ly married the master of Trinity and
received as a wedding present from the
learned bridegroom elegantly-bound
volumes of Plato, Sophocles and Dante,
was not above exhibiting a worthy fom
lnine desire to have a pretty wedding.
She wore luce said to havo been Car
dinal Wolsey. and also diamonds and
pearls. Sho hnd a page and eight
bridesmaid-, and these fair ones wore
Cambridge-blue sa-.hes and carried
bouquets of pink ro-es and mignon
ette. Each ono also received two
books of poetry from the bridegroom.
James Trimble, a lineal descondaat
of Daniel Defoe, the author of "Robin
son Crusoe," died at his country place
in Cecil County. Md. Ho possessed,
among other mementoes of the great
traveler, two chairs used by Daniel
Defoe in his study when he was writ
ing tho story of "Crusoe." One of
them he gavo to tho Delaware Histori
cal Society many years ago. The oth
er he bequeathed to the Pennsylvania
Historical Society. Mr. Trimble was
born in Pennsylvania. He was a lead
ing member of the Society of Friends,
a noted botanist and an astronomer,
having a large private observatory and
telescopes at his country home.
At the horticultural show "Thie
is a tobacco plant, my dear' "In
deed! how very interesting! But I don't
see any cigars on it.'
"Bravo, my child; you were a bom
actress." "Yes. sir. My birth was
encored." 4Whatdovou moan?" "I'm
a twin." .V. T. JruM.
Mustard comes in at a duty of lx
cents a pound. It will receive honor
able mention when mustard out. ac
cording to its strength and services.
Texas Sifting,
Old Lady "Pray. Mr. Jones, what
does your friend. Colonel Murphy, do
for a living?" Jonc "He's got mon
ey." Old Lady "Ah. that's plenty te
da" WasktngUn Critic
Old Gentleman (to boy behind the
bat) "Haven't you got a ark.
little boy?" Boy "Tes. sir." Of
Gentleman "Why don't yon wear
feT' Boy "My big sister's weariaU
t4ny." fesc.
The papers make a geed dealef faw
of a chiropodist who wants a
corns treat soldiers'
the chiropodist
Swmtlm the corn-curing hero af
Dearest, your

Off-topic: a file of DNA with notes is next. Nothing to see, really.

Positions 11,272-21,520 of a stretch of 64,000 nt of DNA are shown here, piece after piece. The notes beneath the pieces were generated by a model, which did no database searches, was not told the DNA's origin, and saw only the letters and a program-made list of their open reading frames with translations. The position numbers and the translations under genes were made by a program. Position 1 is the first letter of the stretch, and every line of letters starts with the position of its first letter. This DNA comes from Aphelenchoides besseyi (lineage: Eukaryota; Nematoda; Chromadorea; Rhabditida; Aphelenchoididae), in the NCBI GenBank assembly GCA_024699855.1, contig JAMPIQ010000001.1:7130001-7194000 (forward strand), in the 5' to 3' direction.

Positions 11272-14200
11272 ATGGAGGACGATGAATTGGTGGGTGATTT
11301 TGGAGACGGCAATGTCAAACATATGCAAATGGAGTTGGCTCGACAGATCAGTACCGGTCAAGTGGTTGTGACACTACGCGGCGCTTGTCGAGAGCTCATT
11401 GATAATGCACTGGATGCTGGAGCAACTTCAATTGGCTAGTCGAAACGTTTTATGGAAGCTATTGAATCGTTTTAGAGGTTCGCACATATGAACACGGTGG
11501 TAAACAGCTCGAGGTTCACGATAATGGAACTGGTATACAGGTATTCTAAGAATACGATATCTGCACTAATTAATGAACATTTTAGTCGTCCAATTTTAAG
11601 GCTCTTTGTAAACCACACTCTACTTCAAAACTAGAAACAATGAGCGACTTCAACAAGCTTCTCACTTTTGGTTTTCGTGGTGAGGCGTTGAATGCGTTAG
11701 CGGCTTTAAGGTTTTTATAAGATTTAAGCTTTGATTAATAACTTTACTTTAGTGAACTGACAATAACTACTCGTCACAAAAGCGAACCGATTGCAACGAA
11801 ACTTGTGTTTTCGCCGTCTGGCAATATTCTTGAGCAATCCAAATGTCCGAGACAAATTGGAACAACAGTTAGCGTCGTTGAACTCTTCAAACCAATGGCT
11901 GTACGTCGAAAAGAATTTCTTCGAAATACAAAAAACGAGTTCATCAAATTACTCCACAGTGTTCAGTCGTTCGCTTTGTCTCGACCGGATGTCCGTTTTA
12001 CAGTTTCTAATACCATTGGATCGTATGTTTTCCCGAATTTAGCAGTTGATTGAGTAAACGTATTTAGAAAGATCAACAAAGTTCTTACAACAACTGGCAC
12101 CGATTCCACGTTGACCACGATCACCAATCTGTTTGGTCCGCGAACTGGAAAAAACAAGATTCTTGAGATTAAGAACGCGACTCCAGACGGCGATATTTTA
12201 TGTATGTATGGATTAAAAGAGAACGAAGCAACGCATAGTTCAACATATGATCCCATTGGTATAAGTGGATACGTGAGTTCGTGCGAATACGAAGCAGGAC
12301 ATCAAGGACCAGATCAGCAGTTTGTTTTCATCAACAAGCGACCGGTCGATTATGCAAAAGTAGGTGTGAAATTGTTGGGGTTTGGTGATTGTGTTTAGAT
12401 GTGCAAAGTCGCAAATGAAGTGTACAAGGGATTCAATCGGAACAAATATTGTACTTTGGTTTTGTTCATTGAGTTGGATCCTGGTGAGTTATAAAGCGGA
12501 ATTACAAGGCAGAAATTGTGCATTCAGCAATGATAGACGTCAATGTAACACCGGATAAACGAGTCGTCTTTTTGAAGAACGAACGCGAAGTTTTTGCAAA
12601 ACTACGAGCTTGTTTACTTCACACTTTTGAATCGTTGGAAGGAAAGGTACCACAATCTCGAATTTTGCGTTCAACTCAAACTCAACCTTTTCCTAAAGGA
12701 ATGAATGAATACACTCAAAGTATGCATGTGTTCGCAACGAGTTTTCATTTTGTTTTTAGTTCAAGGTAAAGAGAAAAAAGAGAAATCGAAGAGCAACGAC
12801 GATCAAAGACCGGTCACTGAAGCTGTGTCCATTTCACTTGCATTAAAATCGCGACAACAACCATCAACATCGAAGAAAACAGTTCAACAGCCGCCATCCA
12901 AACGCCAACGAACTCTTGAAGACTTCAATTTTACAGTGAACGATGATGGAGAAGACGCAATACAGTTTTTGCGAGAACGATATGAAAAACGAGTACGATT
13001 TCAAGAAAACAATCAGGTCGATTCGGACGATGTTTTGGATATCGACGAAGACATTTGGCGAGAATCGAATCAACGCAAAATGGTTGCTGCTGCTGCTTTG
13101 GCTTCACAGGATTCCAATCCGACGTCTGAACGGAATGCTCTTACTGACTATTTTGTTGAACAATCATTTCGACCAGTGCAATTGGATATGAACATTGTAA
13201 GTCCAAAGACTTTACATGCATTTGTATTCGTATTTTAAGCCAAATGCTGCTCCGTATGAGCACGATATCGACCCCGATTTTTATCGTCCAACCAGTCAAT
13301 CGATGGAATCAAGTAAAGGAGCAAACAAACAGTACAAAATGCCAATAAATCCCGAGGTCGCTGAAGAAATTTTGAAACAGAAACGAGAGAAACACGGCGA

kicked me down the
St SrWIrh Itli .relr Kstract
tram Ike. Krpta.
The snako Is sclxed a snort distance
behind the head by means of a staff
having at its end a throng of leather
passing over the end and through a
staple, and this is tightened or loos
ened, as occasion may require, by
means of a string extruding up tho
handle. It has been found nfcc-tiary
not to confine the snake's hood too
tightly, as otherwUo it can not h in
duced to strike. The head Wing -cured,
a stick having its end covered
with absorbent cotton is proved
against tho snake's mouth, and it is
teased until sufficiently irritattnl to
strike its fangs into the cotton, which
receives tho venom and obviates any
danger to the fangs, as it has been
found in allowing snakes to striko
against a saucer tho fangs aro
frequently broken off. (tenorally a
snako will striko threo or four times
very viciously and then rolapoo into a
sullen apathy. Wo havo in vain en
deavored to procure venom from our
snakes by pressing over the pohon
glands, but this ha been unsuccessful,
oxcept in ono instance, utile? tho snako
was chloroformed, and if this is dono
the reptile generally succumbs w ithin
a fow days. This fact is mentioned, as
it has bocn learnod through tho public
prints that some exporimouteni in a
neighboring city havo succeedod In
squeezing out the venom while tho
snake was active.
Tho quantity of venom obtained
from d iff o rent individuals varied great
ly. From a largo rattler, weighing
perhaps three or four pounds, our first
attempt resulted in Mcuring about
fifteen drops of venom after tho reptilo
bad struck throo times; but if the
process is repented every day
or two but a very mall
quantity is obtained. Tho smaller
snakes give a much smaller quantity.
Tho cotton, after having received its
charge of venom, was removed from
tho Stick and washed out carefully in